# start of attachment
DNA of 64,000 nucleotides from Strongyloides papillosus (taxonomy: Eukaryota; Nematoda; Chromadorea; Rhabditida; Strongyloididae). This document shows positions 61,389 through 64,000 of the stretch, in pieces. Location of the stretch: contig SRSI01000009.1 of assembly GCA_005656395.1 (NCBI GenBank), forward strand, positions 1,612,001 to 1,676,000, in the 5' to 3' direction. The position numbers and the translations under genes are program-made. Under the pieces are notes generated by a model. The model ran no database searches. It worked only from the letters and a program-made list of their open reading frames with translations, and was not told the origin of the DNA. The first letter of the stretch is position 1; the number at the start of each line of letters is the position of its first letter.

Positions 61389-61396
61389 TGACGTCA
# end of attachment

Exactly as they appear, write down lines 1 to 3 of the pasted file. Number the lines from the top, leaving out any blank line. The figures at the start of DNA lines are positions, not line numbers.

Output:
DNA of 64,000 nucleotides from Strongyloides papillosus (taxonomy: Eukaryota; Nematoda; Chromadorea; Rhabditida; Strongyloididae). This document shows positions 61,389 through 64,000 of the stretch, in pieces. Location of the stretch: contig SRSI01000009.1 of assembly GCA_005656395.1 (NCBI GenBank), forward strand, positions 1,612,001 to 1,676,000, in the 5' to 3' direction. The position numbers and the translations under genes are program-made. Under the pieces are notes generated by a model. The model ran no database searches. It worked only from the letters and a program-made list of their open reading frames with translations, and was not told the origin of the DNA. The first letter of the stretch is position 1; the number at the start of each line of letters is the position of its first letter.

Positions 61389-61396
61389 TGACGTCA